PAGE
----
Narcissus and Echo
"Ontological exploration is centred on physicality. The body and with it, aesthetics, is disruptive and transgressing of organised social systems. As such, art has the capacity to challenge order, reason and collective ideals."
One then witnesses an erotic scene between Narcissus and his double, all woven with impossible embraces, missed kisses, deluded contacts. With the eye, the mouth is the main organ of amorous longing, like the skin that is frustrated by a "thin film of water" that keeps them apart.
At last the moment of understanding is at hand. After many frustrations, Narcissus gathers that he is, actually, in a world of "signs": "You nod and beckon when I do, your lips, it seems, answer when I am talking though what you say I cannot hear." The exertion for deciphering leads him to knowledge, to self- knowledge. "He is myself! I feel it, I know myself now."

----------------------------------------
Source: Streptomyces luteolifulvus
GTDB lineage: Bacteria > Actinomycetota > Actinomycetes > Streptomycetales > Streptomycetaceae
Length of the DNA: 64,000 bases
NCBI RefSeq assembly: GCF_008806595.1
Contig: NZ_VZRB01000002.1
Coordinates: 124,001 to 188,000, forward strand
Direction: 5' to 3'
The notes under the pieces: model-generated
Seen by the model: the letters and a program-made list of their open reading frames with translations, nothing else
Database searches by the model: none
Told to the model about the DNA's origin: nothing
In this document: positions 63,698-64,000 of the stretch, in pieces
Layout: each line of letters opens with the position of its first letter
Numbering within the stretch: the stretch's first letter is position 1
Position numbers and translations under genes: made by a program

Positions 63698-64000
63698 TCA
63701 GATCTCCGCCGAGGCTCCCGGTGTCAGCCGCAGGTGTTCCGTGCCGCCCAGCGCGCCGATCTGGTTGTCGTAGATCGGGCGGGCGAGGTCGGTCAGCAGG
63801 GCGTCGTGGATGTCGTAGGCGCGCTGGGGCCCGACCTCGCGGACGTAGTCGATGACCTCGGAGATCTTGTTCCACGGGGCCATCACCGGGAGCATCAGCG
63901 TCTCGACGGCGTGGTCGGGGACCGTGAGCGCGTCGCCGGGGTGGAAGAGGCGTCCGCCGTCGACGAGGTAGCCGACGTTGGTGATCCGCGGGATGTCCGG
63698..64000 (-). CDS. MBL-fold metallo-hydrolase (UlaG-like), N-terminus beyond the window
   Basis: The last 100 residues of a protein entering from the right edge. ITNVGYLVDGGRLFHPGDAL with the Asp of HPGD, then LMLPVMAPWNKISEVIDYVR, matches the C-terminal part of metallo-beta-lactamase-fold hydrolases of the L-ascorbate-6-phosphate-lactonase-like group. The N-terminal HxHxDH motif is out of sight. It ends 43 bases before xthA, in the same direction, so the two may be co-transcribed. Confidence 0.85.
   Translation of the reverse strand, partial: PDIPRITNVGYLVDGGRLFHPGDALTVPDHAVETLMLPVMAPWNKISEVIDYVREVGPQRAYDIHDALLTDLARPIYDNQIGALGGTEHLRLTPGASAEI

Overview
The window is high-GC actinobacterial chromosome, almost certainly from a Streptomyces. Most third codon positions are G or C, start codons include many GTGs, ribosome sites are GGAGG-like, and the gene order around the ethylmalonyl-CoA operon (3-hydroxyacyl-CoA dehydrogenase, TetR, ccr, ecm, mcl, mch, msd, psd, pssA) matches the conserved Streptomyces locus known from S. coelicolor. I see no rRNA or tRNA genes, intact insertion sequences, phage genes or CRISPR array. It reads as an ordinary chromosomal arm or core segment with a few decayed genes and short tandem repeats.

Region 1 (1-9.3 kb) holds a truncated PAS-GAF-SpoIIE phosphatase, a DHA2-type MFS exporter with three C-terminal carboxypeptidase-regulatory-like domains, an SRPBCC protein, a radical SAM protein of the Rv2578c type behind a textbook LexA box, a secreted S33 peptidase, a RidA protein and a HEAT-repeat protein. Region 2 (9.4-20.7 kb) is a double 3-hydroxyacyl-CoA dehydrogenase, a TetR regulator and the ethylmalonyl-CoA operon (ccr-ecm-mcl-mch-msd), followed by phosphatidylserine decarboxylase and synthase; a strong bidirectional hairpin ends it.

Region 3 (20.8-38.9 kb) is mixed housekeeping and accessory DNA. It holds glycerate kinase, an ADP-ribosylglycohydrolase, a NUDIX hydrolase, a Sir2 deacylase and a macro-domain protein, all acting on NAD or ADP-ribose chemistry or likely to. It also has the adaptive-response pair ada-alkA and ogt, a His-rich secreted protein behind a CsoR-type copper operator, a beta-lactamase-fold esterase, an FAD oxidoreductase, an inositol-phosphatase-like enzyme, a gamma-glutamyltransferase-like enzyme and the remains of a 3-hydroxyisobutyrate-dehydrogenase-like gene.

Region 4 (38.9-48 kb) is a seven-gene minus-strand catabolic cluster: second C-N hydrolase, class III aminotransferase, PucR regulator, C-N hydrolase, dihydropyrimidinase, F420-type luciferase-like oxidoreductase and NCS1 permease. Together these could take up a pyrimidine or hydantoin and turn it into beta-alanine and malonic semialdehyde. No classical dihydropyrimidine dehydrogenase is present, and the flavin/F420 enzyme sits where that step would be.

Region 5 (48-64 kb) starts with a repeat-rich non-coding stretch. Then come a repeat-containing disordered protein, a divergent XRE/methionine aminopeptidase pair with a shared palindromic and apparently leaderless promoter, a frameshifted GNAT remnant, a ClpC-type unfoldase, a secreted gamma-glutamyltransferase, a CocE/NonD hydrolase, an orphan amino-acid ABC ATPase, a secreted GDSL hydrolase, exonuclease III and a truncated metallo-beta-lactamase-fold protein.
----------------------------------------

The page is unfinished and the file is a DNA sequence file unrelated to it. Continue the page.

We have reached the crux of the drama: "What shall I do?... What I want is with me, my riches make me poor. If I could only escape from my own body!"
The tragedy reaches a higher level when Narcissus, at the moment when his tears disturb the pool, realizes not only that the loved image is his own, but furthermore that it can disappear -- as if he had thought that, for want of touching, he could nevertheless be satisfied with contemplation alone ("let me keep looking at you always"), which has henceforth also become impossible. In desperation he "beat his bare breast with hands as pale as marble"; and so Narcissus dies at the edge of his image and Ovid adds, "Even in Hell he found a pool to gaze in, watching his image in the Stygian waters;" When mourners, whose lamentations Echo repeats, prepare the funeral pile and seek his body, "they found nothing." Through a strange resurrection, the narcissus flower has taken his place.
Burt Barelds, From the Making of Waterhouse, 2010